Still I find myself reading. And comparing. And getting a little jealous. There is an egotistical part of me that wants to “launch large” and grow fast. That wants to wear cool clothes like Rob Bell and preach to large crowds. But that’s not what I am called to do. That’s not who I am called to be.
I am called to a people who have been so wounded by the church that they have no reason to trust anyone who claims to believe in God. I am called to a community of people (myself included) that doesn’t have a ton of money to devote to a new church (or anything more than food and necessities). I am called to do the hard work of living in community with people who aren’t like me; who have different histories, church experiences, etc.
People on the margins don’t get a lot of buzz. They don’t get a lot of press. The people ministering to them (to me) don’t get asked to speak at conferences or to publish books. They don’t make the list of the top ten paid clergy; hell they might not get paid at all. And maybe part of it is that I have been on the margins of church life for so long that it would be nice to get a little buzz. It would be nice if there was some recognition of the queer and trans* people who have never left the church, even when it was messy and hard. It would be nice if queer and trans* theologians got asked to speak at conferences or got book deals. It would be nice if people thought we had something to say to and to teach the larger church. And my real, human emotions can lead me to be jealous or to feel self-righteous. I am trying really hard to keep those emotions in check, but I think it’s also healthy to admit these things. To put it out there.
I don’t feel like running away from my calling but I do need to stop comparing my calling to the calling of others. I need to stop comparing House of the Transfiguration to the other church starts with fancy websites and better donors (even though I probably wouldn’t turn down either a web developer or a wealthy donor!). I need to remember that when 6 people show up for House of the Transfiguration and get to be their whole selves, that it’s an amazing thing. I need to remember that we’re creating space for people who have been pushed out of the church, who have been silence, who have been told that they are unlovable to come together and maybe hear about a different kind of religion.
And I need to remember that even if they never come to House of the Transfiguration, that it’s still my calling to be their pastor and to walk with them wherever they are. These are the people I am called to. These folks are my community. And I am uniquely equipped because of my own experiences with God and the church.
And that is a holy calling.
Who are you called to?
Growing up I internalized all sorts of messages about pride. It was very bad to be prideful. I had to keep watch on myself lest I become too prideful. I shouldn’t get a masters’ degree because it would make me prideful (that was actually something someone told me). So I tried to not become prideful. I tried to push any attention I got back to God.
And when I left the evangelical church, I carried these messages about pride with me.
But what has happened is that in my attempt to not be prideful I have started waiting for other people to affirm me. I have stayed more in the background. I have hedged about my accomplishments. I have refused to stand in my full power. I have waited for other people to give me permission. I have pretended that things weren’t important to me that actually were. I have been silent about my calling for fear that other people wouldn’t take it seriously. And by doing that I have shortchanged myself and my calling.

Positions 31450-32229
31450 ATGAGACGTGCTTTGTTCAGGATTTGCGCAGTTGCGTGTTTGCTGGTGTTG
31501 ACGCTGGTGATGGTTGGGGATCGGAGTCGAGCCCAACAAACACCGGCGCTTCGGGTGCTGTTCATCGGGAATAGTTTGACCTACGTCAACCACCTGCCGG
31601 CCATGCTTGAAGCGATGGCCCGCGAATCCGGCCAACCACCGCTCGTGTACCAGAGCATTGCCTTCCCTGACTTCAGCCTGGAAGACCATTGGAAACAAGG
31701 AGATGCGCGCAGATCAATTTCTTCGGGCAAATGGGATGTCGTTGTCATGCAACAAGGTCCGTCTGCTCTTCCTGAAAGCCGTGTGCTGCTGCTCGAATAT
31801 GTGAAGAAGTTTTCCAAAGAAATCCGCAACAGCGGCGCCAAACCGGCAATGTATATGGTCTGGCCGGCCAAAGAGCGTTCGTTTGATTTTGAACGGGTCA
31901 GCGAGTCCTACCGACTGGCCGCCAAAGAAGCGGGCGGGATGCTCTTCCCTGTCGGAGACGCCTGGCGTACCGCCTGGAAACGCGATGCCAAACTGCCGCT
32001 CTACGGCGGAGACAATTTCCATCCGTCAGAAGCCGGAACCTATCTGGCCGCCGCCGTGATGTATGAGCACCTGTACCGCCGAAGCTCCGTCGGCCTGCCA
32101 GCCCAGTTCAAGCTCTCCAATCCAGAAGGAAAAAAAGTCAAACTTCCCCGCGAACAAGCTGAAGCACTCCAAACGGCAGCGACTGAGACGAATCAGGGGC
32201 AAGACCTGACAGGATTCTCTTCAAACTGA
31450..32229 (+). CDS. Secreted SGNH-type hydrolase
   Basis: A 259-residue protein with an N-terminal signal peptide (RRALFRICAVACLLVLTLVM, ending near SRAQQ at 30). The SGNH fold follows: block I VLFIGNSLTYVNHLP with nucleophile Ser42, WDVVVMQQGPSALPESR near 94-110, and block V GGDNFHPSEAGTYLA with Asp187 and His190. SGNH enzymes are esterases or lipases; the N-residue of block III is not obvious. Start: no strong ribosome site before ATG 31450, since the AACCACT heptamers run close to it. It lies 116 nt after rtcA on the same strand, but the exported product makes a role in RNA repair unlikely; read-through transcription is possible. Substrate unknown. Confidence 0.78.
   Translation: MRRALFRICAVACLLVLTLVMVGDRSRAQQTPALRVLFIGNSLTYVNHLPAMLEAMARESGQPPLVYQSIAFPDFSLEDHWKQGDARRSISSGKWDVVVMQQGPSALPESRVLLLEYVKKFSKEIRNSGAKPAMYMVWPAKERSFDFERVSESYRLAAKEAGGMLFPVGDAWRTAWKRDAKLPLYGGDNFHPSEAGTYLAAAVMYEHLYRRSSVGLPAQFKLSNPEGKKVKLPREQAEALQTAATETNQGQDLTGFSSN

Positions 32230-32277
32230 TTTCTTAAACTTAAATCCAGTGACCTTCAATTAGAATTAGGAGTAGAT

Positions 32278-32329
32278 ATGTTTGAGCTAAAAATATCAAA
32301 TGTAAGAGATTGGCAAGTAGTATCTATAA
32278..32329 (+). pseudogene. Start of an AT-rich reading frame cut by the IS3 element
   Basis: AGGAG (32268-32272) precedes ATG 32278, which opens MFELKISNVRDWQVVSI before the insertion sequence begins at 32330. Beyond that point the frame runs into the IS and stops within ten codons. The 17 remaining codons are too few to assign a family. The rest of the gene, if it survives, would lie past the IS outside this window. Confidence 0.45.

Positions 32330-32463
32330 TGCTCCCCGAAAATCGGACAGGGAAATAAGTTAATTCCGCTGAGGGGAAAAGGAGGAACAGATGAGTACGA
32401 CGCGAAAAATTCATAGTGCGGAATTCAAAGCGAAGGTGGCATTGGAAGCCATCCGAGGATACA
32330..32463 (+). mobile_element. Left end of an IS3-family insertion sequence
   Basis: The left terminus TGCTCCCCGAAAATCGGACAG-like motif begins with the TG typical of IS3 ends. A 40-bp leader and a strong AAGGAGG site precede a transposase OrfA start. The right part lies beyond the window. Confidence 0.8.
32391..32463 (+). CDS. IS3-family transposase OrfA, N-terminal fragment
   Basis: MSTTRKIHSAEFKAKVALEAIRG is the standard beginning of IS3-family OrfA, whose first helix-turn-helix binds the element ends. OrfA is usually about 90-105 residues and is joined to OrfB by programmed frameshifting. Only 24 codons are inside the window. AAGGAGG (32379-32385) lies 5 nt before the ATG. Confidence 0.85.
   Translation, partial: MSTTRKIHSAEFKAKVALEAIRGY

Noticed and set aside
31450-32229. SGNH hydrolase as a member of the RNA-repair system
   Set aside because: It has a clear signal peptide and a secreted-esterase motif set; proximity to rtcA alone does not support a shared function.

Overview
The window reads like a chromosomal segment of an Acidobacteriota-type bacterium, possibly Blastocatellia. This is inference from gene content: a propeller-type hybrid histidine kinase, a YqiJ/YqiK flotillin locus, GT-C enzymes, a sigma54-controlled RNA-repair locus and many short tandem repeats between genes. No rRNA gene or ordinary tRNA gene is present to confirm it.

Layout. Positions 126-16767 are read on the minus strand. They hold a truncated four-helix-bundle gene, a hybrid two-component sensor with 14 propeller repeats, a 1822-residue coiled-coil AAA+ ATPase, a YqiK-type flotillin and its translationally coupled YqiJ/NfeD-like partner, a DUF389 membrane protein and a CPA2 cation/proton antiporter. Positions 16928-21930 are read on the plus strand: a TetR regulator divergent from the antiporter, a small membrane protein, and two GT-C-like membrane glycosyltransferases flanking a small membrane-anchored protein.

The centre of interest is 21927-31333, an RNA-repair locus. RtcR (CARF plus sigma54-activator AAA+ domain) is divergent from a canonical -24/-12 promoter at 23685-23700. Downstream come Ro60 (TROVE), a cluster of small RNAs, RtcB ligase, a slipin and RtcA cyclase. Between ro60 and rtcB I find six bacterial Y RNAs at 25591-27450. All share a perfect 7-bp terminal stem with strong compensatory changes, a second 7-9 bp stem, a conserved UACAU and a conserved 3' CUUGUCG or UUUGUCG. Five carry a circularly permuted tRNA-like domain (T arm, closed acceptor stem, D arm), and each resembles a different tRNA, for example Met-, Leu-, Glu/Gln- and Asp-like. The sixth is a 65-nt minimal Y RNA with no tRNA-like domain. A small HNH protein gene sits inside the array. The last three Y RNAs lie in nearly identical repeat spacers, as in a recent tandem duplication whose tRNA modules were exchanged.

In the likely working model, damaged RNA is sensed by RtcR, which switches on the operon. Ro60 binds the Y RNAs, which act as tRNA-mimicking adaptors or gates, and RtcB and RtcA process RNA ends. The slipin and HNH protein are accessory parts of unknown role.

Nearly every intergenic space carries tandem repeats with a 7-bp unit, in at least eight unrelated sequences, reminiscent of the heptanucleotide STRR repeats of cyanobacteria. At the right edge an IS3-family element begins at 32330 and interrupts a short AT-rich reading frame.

Here’s the thing: I know I am called by God. I am called to be a pastor. I am called to be a prophet. And it’s time that I own that calling. It’s time that I stop worrying about whether people will think I’m being prideful and stand into the fullness of what God is calling me to do. (And even as I write this I have a voice in the back of my mind saying, don’t admit that. Only an arrogant jerk would admit to being called to be a prophet, you should delete that, but I am letting it stand because I know that it’s my calling.)
There is a difference between living into your calling and being prideful. There is a difference between grasping for power and answering the call of God on your life. It takes discernment and community to know the difference and to keep yourself in check, but that isn’t an excuse to shy away from your calling.
You have a calling, too. I know you do. Maybe you haven’t been able to admit it to yourself. Maybe it’s the thing that whispers in the back of your head that you push back down because you think it’s too much, or that you’re not enough. Maybe it’s the thing that you only admit to yourself in your quietest thoughts when you are all by yourself.
It’s time to own it.
It’s time to stand up and go for it. It’s time to admit that you are called by God and live into that calling. The world needs people who are fully alive to their callings and living them out. The world needs people who are willing to be who God made them to be. The world needs you, in your own particularity, living out your calling. And you can do it.
What are you being called to do? What are you going to do about it? How can I support you in living out your calling in the world?
When I was in seminary I did my field education at an awesome church called Judson Memorial. They had a wonderful training program. The year that I did my internship they brought in ten folks and called them “Community Ministers”. We had weekly meetings as a group where we talked about all sorts of things. Our internships were able to be whatever we made them. We all brought different gifts and interests to the table and were allowed to pursue them. Some folks did more traditional parish stuff; hospital visits, pastoral care, etc. A couple people worked on immigration and fair work issues. I worked with a trans* masculine group in the city. What I appreciated about the program was that it freed me to do non-parish ministry; to reach out into the community not with the idea that we would get those people to come to church, but that we would partner with them in what they were doing.